Abstract 11997: Statin Adherence is a Predictor of Clinical Outcomes in Patients with Acute Ischemic Stroke
Objectives: Statin therapy has demonstrated clinical benefits in atherosclerotic diseases. Recent evidences showed that statin adherence may influence clinical outcomes in patients with ischemic heart disease. We assessed the effect of statin adherence on clinical outcomes in patients with acute ischemic stroke (IS).
Methods and Results: We screened patients who were admitted due to their first IS or transient ischemic attack (TIA) and without prior statin therapy from January 2001 to December 2001 using the databank of the Bureau of National Health Insurance in Taiwan. Patients were enrolled into this study if they initiated statin therapy during hospitalization or within 3 months after discharge. Statin adherence of each subject was defined by medication possession ratio (MPR) which was calculated as total days covered by prescribed statin in the following one year after statin was initiated divided by 365 days. Eligible subjects were divided into 3 groups according to MPR: good adherence group (n=337, mead age 64.3 years, male 45%) were patients having MPR > 80%; intermediate adherence group (n=379, mean age 64.3 years, male 48%) were patients having MPR between 40% to 80%, and poor adherence group (n=775, mean age 66 years, male 44.7%) were patients having MPR < 40%. The study end point was the composite outcome of recurrent IS, hemorrhagic stroke, TIA and acute coronary event one year later after statin was initiated. All eligible patients were followed up until December 31, 2004 and Cox proportional hazards model was used to evaluate the effect of MPR of statin on clinical outcome. At the end of follow-up, patients in poor adherence group had worse clinical outcome than those in good adherence group (event rate: 19% vs 13.9%, p<0.01). Poor statin adherence was an independent predictor of worse clinical outcome after adjusting for other confounding clinical factors (hazard ratio: 1.51; 95% adjusted CI: 1.09-2.19) when compared with good adherence group. Patients in intermediate adherence group also had a trend to have higher event rate than patients with good adherence (hazard ratio: 1.25; 95% CI: 0.86 to 1.83).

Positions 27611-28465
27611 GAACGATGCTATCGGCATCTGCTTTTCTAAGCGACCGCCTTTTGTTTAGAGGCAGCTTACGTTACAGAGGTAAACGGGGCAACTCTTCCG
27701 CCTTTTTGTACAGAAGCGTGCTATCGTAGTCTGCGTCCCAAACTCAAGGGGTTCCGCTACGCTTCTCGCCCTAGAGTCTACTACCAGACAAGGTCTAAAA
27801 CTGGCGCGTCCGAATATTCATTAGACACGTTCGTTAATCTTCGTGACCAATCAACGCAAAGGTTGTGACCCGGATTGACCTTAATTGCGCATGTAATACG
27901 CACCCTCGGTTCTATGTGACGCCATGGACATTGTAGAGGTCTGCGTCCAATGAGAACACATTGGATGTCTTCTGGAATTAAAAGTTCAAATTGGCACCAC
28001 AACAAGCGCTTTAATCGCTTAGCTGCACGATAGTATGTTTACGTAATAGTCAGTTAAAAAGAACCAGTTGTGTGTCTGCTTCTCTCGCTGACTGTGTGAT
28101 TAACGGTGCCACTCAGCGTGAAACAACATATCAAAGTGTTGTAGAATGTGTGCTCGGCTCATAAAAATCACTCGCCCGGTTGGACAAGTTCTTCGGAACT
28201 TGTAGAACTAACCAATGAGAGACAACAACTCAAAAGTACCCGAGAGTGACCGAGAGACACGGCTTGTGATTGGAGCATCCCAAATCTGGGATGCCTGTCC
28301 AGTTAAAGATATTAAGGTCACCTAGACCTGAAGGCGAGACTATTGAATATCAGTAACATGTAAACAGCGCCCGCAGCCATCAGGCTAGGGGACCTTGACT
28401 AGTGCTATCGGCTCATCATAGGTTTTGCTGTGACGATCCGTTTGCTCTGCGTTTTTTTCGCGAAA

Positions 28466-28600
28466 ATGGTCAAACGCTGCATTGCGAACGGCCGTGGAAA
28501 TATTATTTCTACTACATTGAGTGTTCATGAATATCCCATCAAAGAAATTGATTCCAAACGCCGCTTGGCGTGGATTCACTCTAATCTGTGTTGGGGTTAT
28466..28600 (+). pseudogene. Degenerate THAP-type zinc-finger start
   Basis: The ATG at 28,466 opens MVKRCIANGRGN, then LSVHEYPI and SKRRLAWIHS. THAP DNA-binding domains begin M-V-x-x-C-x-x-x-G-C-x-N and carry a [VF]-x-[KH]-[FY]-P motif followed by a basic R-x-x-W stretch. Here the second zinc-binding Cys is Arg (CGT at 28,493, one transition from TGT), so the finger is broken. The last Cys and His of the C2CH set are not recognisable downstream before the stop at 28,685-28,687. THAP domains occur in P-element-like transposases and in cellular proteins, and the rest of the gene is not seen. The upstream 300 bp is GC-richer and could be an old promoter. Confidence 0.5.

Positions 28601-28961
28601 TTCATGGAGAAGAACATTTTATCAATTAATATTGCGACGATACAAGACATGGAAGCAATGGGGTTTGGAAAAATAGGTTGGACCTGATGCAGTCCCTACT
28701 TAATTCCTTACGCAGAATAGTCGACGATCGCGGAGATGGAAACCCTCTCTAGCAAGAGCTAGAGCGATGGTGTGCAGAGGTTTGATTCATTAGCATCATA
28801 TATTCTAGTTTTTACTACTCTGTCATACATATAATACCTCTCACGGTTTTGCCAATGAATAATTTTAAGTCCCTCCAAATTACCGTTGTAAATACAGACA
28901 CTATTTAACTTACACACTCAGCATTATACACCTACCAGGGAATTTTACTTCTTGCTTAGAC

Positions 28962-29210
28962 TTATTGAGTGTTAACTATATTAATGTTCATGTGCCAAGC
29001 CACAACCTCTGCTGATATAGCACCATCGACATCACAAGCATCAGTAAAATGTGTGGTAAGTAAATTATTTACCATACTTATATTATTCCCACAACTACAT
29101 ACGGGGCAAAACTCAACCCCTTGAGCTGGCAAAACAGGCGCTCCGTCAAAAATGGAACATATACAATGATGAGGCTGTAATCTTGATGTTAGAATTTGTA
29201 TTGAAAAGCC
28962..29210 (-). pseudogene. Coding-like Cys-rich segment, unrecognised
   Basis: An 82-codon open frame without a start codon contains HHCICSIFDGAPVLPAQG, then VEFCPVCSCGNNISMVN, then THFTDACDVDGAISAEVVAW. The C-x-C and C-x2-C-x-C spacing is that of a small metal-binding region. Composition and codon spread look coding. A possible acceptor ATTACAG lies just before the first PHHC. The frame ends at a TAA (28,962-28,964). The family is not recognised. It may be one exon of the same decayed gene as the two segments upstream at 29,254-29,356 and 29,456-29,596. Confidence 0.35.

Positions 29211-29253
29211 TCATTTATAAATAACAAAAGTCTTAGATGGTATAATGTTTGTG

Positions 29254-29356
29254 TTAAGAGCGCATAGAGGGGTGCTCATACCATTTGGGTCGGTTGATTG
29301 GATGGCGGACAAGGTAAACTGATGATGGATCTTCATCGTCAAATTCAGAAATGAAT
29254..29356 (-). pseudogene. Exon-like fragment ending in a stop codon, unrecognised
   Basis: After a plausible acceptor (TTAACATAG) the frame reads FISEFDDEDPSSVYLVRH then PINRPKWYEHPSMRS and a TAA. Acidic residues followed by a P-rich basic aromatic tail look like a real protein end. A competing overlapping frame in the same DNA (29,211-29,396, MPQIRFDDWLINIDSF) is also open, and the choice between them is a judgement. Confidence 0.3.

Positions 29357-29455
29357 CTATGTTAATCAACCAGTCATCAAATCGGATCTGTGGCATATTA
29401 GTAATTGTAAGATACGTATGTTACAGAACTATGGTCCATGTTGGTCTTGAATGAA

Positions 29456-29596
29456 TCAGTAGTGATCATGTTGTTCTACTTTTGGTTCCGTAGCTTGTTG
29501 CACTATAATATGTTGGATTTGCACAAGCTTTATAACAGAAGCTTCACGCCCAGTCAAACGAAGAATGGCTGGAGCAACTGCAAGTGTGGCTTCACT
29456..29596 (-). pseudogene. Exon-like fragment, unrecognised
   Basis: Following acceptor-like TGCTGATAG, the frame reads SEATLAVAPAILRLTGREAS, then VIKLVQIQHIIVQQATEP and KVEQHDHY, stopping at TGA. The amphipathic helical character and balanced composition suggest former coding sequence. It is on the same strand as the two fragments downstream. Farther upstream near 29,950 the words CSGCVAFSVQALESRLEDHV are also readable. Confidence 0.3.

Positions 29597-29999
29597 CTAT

Conclusions: Our study showed that good statin adherence was related to better clinical outcomes in patients with acute IS or TIA.
- © 2011 by American Heart Association, Inc.